French mother without electricity after Linky refusal
A mother and her five year-old daughter in France have been living without electricity for three weeks after the woman refused to have the controversial Linky electricity meter installed in her home.
Marie-Hélène Teissier, an inhabitant of Aureille, in Bouches-du-Rhône (Provence-Alpes-Côte d'Azur), has refused to have a Linky meter installed since her previous, old-style electricity meter caught fire on August 25.
The fire started when Ms Teissier was not at home, and electricians who attended discovered that they could not replace the meter on the spot.
Staff from electricity company Enedis, who install and manage the Linky meters, later came to the house on September 2 to replace the old, damaged meter with a new one. Staff informed Ms Teissier that they no longer stock or install the old-style devices, and that they could only install a Linky.
Speaking to local newspaper La Provence, Ms Teissier said: “A worker from Enedis came to secure the electric installation, but he couldn’t finish the job because the meter was padlocked, so that no-one could come to install a Linky for me.”
Now, Ms Teissier’s home no longer has electricity.
She explained that she and her daughter now light “an evening candle”, and manually heat water to wash. The food shopping is “from day to day, because we no longer have a fridge”, she said.
Ms Teissier is against the Linky devices as she believes that they “emit PLC technology waves, which are harmful to health, no matter what Enedis says”.
She is also against the use of personal data that the new-style meter collects.
The anti-Linky associations from the local regions Pays Salonais and Saint-Rémytrès have added their support for Ms Teissier’s cause.
Anne Provence, coordinator for the regions, said: “[Enedis] does not have the right to go into private property, without permission, to install the Linky.”
She added: “Access to electricity is a fundamental right.”
The Linky electric “smart meters” are controversial. Since their introduction in 2015, they have been installed in more than eight million homes across France, with the overall goal for Enedis to have replaced 80% of the previous mechanical meter stock by 2020.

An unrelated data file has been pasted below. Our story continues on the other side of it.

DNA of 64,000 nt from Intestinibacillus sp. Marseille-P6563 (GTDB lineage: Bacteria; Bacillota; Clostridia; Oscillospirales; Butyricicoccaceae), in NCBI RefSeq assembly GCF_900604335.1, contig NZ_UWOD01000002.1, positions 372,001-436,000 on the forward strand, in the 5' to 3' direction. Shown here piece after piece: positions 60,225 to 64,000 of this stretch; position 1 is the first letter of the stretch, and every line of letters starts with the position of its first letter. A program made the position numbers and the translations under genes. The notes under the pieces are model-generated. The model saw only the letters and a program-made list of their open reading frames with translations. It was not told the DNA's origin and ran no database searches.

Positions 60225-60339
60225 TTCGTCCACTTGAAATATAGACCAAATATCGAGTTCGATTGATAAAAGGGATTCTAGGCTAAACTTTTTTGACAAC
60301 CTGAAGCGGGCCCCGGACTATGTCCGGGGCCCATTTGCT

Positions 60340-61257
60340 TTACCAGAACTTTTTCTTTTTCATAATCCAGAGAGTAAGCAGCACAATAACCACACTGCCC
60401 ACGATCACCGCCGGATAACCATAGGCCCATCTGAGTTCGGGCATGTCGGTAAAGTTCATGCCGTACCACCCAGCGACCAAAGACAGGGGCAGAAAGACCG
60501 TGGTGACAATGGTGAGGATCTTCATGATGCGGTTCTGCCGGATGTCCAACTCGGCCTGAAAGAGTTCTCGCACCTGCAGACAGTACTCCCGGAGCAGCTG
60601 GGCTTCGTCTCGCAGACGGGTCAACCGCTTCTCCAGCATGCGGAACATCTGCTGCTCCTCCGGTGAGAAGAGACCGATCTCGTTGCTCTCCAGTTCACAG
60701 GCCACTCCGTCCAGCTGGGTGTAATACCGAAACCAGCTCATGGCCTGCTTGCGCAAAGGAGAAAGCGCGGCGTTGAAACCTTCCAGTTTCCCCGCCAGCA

The devices allow users to have electricity without the need for regular manual meter readings, and are also said to save bill payers up to €50 per year.
But, some consumers have complained of connection problems after their installation, issues with the meters breaking, and concerns over privacy and data use.
And in July this year, le tribunal de grande instance (TGI or the civil court) of Tours accepted 13 health complaints against the meters, conceding that there could be a possible link between the reported medical complaints and the complainants’ Linky devices.
The issues included sleep problems, and chronic fatigue.
More than 800 communes across France have come out against the Linky so far.
In February this year, a court ruled that a village had the right to say no to them, and residents of the town of Blagnac (Occitanie) were given legal permission to refuse for Enedis to collect any information from their Linky, or for an engineer to enter their property.
Yet, studies in France, the US and Canada have reportedly disproved fears over the health concerns of the Linky, and others say that the data collected cannot be personally identified, sold, or linked to the home or residents by third parties.
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